Frequency of collaboration with pharmacists and the difficulties and challenges faced by registered dietitians, based on their ability to utilize occupational abilities

Registered dietitians were asked whether they were able to utilize their occupational abilities using a 5-point scale. 56.1% of the respondents answered “not at all” or “not very much”. None of the registered dietitians responded that they utilized their occupational abilities very well. Twelve registered dietitians were classified into the “Able to utilize occupational abilities” group and 37 registered dietitians into the “Not able to fully utilize occupational abilities” group. The frequency of cooperation with pharmacists and the degree of difficulty and anxiety faced by registered dietitians were compared between the two groups.

In the “Able to utilize occupational abilities” group, the number of respondents who answered “I ask the pharmacist about the patient’s medication for dietetic consultation” or “A pharmacist suggests/requests a dietetic consultation by a registered dietitian for patients” was significantly higher than in the “Not able to fully utilize occupational abilities” group (Table 6). In the “Not able to fully utilize occupational abilities” group, the number of respondents who felt that “It is difficult to find opportunity for dietetic consultation” was significantly higher than the other group (Table 7).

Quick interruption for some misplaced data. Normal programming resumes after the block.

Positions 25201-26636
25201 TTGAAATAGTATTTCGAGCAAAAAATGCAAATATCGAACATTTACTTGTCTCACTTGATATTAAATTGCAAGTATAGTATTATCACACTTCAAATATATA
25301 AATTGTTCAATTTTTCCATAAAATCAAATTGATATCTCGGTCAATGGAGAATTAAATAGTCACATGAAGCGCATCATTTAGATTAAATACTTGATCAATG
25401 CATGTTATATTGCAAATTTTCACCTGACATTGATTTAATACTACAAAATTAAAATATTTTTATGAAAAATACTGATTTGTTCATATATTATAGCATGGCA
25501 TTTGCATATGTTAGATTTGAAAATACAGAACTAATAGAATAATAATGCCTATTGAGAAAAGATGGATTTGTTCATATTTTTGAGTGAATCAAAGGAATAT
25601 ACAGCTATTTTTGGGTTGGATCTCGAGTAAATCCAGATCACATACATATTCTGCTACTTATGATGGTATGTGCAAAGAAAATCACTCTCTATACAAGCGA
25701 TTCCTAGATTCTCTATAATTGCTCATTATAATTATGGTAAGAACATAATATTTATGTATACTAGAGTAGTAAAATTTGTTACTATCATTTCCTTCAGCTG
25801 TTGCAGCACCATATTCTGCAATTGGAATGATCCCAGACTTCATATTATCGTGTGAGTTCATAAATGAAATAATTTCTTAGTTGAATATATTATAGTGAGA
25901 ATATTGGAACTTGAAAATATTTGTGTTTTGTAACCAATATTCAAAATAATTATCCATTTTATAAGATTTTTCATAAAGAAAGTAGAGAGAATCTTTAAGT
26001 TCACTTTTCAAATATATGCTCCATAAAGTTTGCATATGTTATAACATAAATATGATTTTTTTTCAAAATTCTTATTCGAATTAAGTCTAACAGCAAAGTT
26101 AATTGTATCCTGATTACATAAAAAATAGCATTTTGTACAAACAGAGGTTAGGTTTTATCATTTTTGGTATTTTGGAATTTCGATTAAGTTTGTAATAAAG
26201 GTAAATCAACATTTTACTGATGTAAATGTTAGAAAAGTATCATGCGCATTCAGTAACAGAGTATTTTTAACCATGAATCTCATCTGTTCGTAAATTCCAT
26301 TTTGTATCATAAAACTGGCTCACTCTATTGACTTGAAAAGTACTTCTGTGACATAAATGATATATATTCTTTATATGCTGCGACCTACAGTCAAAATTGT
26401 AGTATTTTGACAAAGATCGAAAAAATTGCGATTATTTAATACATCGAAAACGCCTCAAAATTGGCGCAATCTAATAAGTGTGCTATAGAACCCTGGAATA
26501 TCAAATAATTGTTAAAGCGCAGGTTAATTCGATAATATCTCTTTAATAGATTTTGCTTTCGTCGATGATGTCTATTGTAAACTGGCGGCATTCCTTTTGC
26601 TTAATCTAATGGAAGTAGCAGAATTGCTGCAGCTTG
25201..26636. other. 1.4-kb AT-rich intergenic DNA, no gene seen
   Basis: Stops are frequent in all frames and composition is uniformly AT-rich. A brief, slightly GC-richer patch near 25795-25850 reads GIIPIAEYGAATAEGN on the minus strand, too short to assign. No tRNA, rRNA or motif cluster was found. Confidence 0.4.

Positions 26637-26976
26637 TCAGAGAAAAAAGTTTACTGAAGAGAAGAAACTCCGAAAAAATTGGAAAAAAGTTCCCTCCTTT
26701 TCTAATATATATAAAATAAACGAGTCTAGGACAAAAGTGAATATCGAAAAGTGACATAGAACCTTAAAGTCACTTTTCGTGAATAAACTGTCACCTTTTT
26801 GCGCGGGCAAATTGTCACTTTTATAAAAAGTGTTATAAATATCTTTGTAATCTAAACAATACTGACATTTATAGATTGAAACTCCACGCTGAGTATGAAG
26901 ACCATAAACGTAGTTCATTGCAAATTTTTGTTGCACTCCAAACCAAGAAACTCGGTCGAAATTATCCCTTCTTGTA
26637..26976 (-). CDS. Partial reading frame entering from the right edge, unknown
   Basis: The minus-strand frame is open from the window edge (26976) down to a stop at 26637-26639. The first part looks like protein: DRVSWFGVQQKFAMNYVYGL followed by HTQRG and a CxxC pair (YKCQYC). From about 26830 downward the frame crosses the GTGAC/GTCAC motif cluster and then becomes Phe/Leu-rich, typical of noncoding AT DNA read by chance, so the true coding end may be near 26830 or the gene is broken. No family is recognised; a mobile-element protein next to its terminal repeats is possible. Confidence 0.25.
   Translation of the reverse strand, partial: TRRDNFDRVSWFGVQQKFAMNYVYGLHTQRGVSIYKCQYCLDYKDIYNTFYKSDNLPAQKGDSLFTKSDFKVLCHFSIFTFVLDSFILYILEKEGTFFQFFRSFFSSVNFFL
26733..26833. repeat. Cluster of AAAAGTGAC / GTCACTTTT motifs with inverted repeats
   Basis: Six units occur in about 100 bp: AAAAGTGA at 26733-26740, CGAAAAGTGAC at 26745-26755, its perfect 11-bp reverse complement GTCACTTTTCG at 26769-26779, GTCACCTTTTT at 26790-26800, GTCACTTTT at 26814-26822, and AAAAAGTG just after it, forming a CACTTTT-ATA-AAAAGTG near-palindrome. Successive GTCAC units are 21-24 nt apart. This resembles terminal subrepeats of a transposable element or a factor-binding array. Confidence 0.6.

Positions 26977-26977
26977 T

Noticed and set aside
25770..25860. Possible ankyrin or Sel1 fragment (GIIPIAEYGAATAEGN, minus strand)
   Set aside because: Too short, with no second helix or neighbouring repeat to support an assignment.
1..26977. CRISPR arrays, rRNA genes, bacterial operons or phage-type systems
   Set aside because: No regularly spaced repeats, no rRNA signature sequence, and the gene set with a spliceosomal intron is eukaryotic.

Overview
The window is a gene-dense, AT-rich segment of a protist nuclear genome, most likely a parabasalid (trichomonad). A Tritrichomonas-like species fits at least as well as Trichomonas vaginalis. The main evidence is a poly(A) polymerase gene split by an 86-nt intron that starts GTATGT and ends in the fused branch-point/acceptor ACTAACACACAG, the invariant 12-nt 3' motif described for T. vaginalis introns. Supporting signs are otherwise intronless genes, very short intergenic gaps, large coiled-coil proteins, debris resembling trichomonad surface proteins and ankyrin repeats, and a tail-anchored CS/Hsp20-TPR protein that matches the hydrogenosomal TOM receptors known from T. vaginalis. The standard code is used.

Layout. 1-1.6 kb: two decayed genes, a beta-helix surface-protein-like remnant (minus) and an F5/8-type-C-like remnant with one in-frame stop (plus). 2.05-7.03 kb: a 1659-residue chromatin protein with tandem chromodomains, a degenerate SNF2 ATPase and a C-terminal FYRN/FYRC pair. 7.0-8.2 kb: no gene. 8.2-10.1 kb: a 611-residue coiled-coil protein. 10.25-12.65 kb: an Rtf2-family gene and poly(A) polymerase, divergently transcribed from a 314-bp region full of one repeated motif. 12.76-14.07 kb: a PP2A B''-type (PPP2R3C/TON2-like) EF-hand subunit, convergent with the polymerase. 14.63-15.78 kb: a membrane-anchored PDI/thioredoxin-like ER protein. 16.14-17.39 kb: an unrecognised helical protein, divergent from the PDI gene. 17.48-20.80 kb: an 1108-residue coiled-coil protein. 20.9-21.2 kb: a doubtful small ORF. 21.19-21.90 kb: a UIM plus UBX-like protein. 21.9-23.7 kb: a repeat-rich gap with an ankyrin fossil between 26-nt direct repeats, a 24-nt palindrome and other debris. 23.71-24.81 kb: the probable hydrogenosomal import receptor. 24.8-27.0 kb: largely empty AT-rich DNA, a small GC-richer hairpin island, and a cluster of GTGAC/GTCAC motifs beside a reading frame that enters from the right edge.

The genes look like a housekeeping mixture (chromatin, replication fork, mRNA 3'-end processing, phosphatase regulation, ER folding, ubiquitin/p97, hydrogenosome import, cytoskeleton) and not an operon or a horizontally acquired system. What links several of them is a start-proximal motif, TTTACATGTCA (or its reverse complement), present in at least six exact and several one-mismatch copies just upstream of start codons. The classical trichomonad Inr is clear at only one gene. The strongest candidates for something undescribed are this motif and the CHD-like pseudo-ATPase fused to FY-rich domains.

Table 6 Frequency of interactions between registered dietitians and pharmacists based on the state of utilization of occupational abilities
Table 7 Concerns based on the state of utilization of occupational abilities

Discussion

In the present study, we conducted a questionnaire survey for registered dietitians in community pharmacies, pharmacists in community pharmacies with registered dietitians/dietitians, and pharmacists in community pharmacies without registered dietitians/dietitians, in order to understand the actual status of dietetic consultation conducted by registered dietitians and the status of cooperation between registered dietitians and pharmacists.